So, while an atheist probably doesn’t like taking the position that his love originates from God, too, in the context of Christianity, it is sound.

    Now, it is interesting that for an atheist to “prove” that he or she can experience real love, they are (aside from quoting the Bible, which they don’t believe in), forced to argue from their own personal experience, as it is neither verifiable or falsifiable. Somewhat ironic, isn’t it?

  9. July 21st, 2009 at 6:34 am

    Mike Haubrich says:

    If I may quote Russell Blackford: “Perhaps no precise analogy is intended, and the argument is merely one from radical epistemological scepticism. If so, fine. I can’t prove I’m not a brain in a vat. I can’t prove there is no malevolent demon constantly deceiving me. Of course there’s a far-fetched sense in which I can’t prove anything at all. In that sense, I can prove neither the existence nor the non-existence of God … but nor can I prove that I live in Melbourne or that this coming Tuesday is Melbourne Cup Day. Everything is reduced to the same level of radical doubt.”

    We’d have to a agree on a few stipulations to accept your proof, one being the veracity of The Bible being as factual as say, the works of Shakespeare or the works of Marion Zimmer Bradley.

    And your point is ironic, considering the theme of the post. Of course, by your logic no one can ever “prove” any emotion exists; even though the expression of emotion is highly representational. I think it would be hard to argue that other emotions aren’t provable either, such as depression, sadness, anger, joy, etc. I could, by your standards, never “prove” that I am hungry, thirsty, that I see blue the same way that you do. Yet, you are willing to establish a hodgepodge of doctrinal inscripturations canonized and variously translated over the centuries with reliability that is dubious at best, as a solid enough stipulation to form a logical proof.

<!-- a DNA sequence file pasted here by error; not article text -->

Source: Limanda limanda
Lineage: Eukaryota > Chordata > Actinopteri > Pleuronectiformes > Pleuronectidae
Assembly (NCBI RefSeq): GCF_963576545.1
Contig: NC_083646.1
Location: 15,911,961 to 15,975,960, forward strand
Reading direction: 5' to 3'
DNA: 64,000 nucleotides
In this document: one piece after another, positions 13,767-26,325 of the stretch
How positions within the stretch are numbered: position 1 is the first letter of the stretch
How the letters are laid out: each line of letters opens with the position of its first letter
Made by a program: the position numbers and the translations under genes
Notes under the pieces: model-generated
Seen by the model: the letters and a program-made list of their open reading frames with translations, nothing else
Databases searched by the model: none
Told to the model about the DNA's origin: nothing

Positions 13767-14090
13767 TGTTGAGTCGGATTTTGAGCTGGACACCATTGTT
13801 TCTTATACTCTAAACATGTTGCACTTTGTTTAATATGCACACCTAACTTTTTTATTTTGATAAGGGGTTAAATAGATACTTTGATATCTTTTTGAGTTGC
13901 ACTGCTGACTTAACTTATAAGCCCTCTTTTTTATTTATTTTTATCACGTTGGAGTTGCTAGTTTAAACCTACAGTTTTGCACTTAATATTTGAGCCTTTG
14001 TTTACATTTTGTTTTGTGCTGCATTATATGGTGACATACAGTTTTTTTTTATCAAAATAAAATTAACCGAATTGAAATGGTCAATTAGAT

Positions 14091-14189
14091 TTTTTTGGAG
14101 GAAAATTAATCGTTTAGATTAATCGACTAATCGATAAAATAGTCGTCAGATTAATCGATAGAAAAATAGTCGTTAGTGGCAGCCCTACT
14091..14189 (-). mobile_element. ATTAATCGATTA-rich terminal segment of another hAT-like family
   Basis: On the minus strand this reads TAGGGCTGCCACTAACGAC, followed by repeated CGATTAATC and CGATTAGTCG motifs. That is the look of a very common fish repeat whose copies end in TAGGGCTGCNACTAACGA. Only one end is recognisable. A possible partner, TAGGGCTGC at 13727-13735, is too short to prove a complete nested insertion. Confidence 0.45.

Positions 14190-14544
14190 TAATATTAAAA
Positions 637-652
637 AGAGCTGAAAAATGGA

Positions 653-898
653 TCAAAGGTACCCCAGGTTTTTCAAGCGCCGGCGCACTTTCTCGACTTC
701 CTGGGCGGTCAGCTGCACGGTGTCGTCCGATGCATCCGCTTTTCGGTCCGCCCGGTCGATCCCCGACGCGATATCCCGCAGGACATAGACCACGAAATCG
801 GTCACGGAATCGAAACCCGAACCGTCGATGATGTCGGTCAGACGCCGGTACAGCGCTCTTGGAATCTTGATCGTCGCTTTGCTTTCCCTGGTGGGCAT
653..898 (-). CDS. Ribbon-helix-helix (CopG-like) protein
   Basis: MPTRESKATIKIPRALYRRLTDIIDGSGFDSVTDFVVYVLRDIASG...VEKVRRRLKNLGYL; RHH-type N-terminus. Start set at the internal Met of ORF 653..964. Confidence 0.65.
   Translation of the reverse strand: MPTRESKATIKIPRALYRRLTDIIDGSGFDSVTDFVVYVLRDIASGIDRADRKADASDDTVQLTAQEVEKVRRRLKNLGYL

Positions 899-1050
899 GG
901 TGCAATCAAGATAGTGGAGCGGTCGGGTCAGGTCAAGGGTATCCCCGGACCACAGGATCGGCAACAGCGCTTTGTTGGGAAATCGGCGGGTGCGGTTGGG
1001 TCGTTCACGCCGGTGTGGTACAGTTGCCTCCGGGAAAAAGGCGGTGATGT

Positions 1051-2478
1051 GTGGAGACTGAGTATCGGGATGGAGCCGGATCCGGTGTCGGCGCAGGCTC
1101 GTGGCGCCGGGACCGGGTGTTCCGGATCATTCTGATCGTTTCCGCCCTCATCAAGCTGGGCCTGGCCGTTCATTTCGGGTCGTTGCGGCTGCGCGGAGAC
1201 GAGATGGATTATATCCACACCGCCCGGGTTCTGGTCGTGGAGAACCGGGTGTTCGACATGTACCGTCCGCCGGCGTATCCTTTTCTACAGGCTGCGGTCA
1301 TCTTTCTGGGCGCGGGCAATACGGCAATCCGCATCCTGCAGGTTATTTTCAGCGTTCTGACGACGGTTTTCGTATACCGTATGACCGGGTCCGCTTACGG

Your certainty in the Bible is comforting for you, I am sure, but it is not universally shared.

  10. July 21st, 2009 at 7:30 am

    a daughter's mother says:

    Careful, Mike, if you start reading the non-canonical “gospels”, you might start believing in the Davinci Code’s basic premise too! (oooooohhhh, scary!) Then again, it might just support the idea that Jesus, if real, was capable of love of an individual woman, not “just” the collective masses. Interesting how a specific and normal concept of love is such a threat to the church. But then, I still believe that the church is more about power than love.

    And I don’t care who thinks I can’t love if I don’t have the “right” religious starting point. What I feel that I call love meets all the standard definitions as I understand them – caring, nurturing, selflessness, joy, peace, protectiveness, etc. – and if it walks like a duck, quacks like a duck, who gives a shit about the narrow little restrictions some religious zealot tries to impose on who I am or how I feel? For my nickel, it’s just another version of I’m-saved-but-you’-re-not which seems to help some folks feel justified and righteous, however skewed a direction their version of religion takes their thinking and actions.